Reform-shy senior civil servants have 'no future'
SENIOR public service managers who fail to deliver the reforms under the Haddington Road agreement have no future in the public service, a government source has warned.
Detailing savings of €300m this year from the public service pay bill and €1bn by 2016, the source said that many of the problems with the previous public service pay deal – the Croke Park deal – were with the management side.
Managers in health, for example, must manage their budgets, the source warned.
"We will be hiring more managers on fixed-term contracts of three to five years. If it doesn't work out, the contract will be terminated," the source said.
Managers will be held accountable for the performance and development of their staff, the source stressed.
On the savings under the agreement over the next three years to July 2016, about €210m will come from pay cuts ranging from 5.5pc to 10pc for those earning €65,000 and more.
Cuts in pensions and a partial freeze in increments will deliver a further €130m in savings, or €340m in total.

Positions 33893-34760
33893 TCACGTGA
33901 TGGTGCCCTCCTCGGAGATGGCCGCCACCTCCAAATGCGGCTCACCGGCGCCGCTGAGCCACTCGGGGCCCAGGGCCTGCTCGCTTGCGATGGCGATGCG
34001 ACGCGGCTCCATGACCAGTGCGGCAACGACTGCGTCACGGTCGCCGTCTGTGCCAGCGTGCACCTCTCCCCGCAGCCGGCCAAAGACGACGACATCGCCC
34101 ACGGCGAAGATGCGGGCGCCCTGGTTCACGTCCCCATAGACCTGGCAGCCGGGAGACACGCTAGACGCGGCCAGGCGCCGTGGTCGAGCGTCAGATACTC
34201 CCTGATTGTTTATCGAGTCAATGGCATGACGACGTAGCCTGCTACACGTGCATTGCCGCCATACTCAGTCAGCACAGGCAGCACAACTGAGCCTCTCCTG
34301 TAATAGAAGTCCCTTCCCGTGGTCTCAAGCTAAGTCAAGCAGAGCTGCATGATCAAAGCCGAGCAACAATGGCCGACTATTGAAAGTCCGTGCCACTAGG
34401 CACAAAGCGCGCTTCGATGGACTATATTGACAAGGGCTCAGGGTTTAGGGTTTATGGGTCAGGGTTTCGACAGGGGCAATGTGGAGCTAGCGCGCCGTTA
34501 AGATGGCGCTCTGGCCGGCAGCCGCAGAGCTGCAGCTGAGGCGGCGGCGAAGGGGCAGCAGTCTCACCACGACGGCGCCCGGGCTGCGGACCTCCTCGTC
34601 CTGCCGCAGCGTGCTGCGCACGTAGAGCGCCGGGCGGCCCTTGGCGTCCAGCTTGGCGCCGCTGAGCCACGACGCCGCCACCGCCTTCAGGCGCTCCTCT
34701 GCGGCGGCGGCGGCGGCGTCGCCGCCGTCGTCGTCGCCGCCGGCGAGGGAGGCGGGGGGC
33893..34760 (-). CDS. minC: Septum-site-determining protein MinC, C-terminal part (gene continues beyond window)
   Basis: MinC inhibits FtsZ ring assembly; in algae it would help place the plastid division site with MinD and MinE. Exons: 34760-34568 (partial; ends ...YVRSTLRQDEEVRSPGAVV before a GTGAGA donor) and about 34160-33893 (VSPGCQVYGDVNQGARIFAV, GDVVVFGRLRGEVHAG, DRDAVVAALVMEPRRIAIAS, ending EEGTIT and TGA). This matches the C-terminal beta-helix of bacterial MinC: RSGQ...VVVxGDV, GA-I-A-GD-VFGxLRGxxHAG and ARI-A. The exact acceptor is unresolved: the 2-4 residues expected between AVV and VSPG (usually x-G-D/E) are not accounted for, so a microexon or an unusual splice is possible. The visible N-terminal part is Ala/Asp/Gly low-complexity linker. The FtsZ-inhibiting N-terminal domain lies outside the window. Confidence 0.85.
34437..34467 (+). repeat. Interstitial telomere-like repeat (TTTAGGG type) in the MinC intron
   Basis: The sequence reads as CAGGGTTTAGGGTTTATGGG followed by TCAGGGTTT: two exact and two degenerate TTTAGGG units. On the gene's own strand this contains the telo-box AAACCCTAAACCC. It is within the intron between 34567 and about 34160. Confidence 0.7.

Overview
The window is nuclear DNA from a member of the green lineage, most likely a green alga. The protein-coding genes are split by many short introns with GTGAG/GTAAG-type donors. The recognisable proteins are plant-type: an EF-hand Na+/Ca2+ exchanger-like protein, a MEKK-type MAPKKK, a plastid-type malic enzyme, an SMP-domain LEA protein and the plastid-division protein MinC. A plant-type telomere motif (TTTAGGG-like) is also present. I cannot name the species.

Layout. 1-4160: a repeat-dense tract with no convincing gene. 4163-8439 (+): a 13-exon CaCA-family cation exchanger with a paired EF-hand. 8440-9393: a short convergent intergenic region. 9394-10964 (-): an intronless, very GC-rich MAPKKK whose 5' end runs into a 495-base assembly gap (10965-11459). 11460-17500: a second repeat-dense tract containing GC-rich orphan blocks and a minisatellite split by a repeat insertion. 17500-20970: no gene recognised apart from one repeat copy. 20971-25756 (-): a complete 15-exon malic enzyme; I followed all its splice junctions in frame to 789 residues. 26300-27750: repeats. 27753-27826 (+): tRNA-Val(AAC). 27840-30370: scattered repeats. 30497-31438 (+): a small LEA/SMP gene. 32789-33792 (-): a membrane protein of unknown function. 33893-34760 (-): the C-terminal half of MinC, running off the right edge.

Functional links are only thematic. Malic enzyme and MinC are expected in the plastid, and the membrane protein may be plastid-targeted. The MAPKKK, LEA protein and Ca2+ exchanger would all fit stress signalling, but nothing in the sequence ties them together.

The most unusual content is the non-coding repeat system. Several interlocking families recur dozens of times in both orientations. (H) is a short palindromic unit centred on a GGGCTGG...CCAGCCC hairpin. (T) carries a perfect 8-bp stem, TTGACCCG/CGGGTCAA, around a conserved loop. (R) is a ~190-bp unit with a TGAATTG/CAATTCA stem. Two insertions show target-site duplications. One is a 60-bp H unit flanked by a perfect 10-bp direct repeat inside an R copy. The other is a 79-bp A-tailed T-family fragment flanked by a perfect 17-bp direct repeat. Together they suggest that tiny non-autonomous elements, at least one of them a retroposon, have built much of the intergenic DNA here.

Productivity improvements, including a total of 15 million extra hours of work from public servants, will yield savings of €431m. This is made up of €131m from the reduced requirement for overtime and agency working, €125m from the elimination of the supervision and substitution allowance for teachers and €175m by facilitating a reduction in numbers.
Changes to overtime rates and non-core payments in each sector will yield savings of €230m. This brings the grand total to €1bn.
The source acknowledged that some of the cuts, such as those for public servants earning between €65,000 and €100,000 as well as supervision and substitution payments to teachers, would be largely restored in 2017 and 2018.
This will add "a small amount" to the pay bill in those years but he added that this will not affect the €1bn savings over the next three years.
To date, all the public service unions bar the two secondary teachers' unions – the Asti and the Tui – the university teachers' union, Ifut, and Unite, have failed to sign the agreement. Unite will announce its re-ballot result tomorrow and is likely to accept the deal, while the three teachers' unions will ballot in September.
On the prospects of these unions rejecting the deal and thus being subject to the harsher terms imposed via legislation, the source said they would wait and see what happened.